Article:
ABSTRACT: The wild-rice genus Zizania includes four species disjunctly distributed in eastern Asia and North America, with three species (Z. aquatica, Z. palustris, and Z. texana) in North America and one (Z. latifolia) in eastern Asia. The phylogeny of Zizania was constructed using sequences of seven DNA fragments (atpB-rbcL, matK, rps16, trnL-F, trnH-psbA, nad1, and Adh1a) from chloroplast, mitochondrial, and nuclear genomes. Zizania is shown to be monophyletic with the North American species forming a clade and the eastern Asian Z. latifolia sister to the North American clade. The divergence between the eastern Asian Z. latifolia and the North American clade was dated to be 3.74 (95% HPD: 1.04-7.23) million years ago (mya) using the Bayesian dating method with the combined atpB-rbcL, matK, rps16, trnL-F, and nad1 data. Biogeographic analyses using a likelihood method suggest the North American origin of Zizania and its migration into eastern Asia via the Bering land bridge. Among the three North American species, the organellar data and the haplotype network of the nuclear Adh1a gene show a close relationship between Z. palustris and the narrowly distributed endangered species Z. texana. Bayesian dating estimated the divergence of North American Zizania to be 0.71 (95% HPD: 0.12-1.54) mya in the Pleistocene. The non-monophyly of Z. palustris and Z. aquatica in the organellar and nuclear data is most likely caused by incomplete lineage sorting, yet low-frequency unidirectional introgression of Z. palustris into Z. aquatica is present in the nuclear data as well.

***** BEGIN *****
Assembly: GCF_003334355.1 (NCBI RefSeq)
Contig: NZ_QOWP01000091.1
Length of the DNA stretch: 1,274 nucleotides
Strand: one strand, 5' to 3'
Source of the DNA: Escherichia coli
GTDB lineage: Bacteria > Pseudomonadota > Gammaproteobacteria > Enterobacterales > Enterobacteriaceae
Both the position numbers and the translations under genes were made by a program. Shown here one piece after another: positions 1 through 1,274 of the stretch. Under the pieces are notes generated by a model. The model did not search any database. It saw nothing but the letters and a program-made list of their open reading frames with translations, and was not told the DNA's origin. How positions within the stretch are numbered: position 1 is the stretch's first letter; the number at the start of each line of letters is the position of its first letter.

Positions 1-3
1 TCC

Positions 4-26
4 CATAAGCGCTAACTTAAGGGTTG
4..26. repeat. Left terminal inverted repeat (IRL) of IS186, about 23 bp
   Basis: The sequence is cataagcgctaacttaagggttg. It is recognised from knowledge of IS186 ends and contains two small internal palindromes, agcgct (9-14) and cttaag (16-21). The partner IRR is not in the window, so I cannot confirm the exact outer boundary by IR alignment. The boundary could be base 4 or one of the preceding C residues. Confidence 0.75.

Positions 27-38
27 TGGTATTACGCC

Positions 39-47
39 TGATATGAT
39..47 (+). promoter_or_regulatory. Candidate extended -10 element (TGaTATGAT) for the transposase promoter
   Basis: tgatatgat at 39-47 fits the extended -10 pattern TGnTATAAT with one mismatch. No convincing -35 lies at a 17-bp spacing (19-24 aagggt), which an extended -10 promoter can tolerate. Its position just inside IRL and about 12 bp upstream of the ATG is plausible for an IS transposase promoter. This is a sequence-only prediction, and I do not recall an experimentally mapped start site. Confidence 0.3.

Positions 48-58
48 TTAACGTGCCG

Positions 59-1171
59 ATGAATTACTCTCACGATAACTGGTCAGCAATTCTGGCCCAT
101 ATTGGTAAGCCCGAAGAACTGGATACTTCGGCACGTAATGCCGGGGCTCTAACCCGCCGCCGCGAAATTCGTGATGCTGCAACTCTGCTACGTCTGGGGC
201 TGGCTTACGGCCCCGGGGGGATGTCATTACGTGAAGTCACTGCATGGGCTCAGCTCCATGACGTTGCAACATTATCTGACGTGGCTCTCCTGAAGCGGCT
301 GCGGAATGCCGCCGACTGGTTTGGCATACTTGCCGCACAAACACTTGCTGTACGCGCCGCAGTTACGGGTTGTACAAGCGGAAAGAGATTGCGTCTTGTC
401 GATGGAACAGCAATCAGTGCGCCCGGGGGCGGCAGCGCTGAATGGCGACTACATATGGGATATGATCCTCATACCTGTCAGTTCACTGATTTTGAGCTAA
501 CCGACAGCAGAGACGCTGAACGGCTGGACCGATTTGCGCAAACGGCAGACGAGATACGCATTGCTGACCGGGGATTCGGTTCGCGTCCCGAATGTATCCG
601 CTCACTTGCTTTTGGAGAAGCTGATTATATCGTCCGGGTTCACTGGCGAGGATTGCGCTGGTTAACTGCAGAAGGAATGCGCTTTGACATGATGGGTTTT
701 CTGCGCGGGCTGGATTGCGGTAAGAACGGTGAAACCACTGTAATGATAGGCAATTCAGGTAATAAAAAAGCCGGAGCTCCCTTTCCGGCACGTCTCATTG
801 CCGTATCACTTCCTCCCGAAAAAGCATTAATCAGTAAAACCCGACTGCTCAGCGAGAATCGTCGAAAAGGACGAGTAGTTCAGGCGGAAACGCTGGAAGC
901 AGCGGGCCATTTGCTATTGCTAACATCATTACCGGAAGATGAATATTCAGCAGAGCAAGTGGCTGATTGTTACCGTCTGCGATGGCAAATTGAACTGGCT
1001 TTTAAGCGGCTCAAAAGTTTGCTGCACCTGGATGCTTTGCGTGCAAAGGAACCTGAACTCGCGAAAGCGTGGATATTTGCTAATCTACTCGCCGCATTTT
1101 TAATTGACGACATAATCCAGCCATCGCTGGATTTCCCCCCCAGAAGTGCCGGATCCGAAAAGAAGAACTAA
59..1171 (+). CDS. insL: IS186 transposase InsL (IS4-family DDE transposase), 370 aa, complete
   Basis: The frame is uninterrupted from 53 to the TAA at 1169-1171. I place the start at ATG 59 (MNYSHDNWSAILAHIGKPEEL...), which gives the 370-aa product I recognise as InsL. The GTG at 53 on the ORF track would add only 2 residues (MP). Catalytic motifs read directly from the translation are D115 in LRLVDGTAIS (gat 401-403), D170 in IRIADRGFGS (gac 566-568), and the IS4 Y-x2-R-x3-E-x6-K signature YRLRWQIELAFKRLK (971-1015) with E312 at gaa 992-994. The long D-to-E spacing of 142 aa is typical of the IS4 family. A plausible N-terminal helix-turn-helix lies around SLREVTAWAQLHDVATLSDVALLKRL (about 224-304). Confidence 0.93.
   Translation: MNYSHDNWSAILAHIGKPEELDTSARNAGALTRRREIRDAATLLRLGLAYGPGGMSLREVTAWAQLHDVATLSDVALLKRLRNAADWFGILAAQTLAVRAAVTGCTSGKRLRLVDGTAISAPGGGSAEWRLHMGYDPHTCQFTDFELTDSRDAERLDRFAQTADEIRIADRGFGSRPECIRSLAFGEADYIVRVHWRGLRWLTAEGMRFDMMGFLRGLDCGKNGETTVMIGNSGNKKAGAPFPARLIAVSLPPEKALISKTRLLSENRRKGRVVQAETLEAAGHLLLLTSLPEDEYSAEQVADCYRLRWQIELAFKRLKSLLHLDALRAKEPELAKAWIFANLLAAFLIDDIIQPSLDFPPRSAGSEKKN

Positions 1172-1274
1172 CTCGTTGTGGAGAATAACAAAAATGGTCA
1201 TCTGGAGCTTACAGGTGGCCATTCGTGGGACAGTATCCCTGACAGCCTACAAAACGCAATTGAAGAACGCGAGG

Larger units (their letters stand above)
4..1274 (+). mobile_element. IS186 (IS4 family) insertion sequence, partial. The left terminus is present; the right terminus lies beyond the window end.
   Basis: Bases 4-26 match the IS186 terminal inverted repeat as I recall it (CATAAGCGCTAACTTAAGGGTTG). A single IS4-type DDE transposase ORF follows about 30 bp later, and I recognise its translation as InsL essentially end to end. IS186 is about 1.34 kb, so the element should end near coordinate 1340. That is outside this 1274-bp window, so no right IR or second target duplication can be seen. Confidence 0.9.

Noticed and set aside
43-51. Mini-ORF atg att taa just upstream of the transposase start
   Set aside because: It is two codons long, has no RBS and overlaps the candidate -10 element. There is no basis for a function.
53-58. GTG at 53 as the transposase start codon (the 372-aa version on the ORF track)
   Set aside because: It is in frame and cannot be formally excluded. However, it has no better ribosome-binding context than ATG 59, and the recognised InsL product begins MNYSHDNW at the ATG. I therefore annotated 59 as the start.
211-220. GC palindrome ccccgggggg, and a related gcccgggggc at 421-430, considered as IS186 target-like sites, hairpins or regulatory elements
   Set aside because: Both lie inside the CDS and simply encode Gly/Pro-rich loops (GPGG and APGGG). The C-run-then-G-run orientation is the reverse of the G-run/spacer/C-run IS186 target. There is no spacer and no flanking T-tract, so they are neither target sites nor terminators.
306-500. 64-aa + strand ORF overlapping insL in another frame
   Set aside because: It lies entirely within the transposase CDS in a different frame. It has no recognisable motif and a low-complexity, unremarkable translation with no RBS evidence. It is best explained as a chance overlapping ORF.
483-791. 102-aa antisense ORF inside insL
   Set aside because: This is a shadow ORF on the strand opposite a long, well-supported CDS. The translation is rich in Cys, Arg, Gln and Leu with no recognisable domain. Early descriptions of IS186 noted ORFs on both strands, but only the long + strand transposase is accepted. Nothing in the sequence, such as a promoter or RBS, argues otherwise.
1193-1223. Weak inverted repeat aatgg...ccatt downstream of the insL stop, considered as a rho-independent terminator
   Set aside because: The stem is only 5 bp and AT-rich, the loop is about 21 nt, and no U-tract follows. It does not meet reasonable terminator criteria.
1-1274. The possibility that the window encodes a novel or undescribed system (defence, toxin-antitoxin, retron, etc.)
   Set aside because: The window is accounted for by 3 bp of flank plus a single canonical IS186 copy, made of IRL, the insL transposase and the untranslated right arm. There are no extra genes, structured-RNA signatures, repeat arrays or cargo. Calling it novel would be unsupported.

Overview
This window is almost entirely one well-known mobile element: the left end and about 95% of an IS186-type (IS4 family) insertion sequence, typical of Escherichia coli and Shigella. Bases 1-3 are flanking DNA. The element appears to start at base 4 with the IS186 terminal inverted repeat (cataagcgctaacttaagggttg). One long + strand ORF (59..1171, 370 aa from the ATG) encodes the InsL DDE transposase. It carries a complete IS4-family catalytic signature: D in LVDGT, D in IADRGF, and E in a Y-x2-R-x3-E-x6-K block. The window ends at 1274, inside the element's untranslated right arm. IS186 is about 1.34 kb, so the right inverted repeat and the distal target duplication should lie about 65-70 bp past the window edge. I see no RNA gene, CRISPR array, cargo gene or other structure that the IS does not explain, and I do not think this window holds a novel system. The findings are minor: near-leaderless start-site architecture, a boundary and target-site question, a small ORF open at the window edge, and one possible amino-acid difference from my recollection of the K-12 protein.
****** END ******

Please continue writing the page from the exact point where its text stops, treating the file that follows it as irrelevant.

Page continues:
Molecular Phylogenetics and Evolution 11/2009; 55(3):1008-17. · 3.61 Impact Factor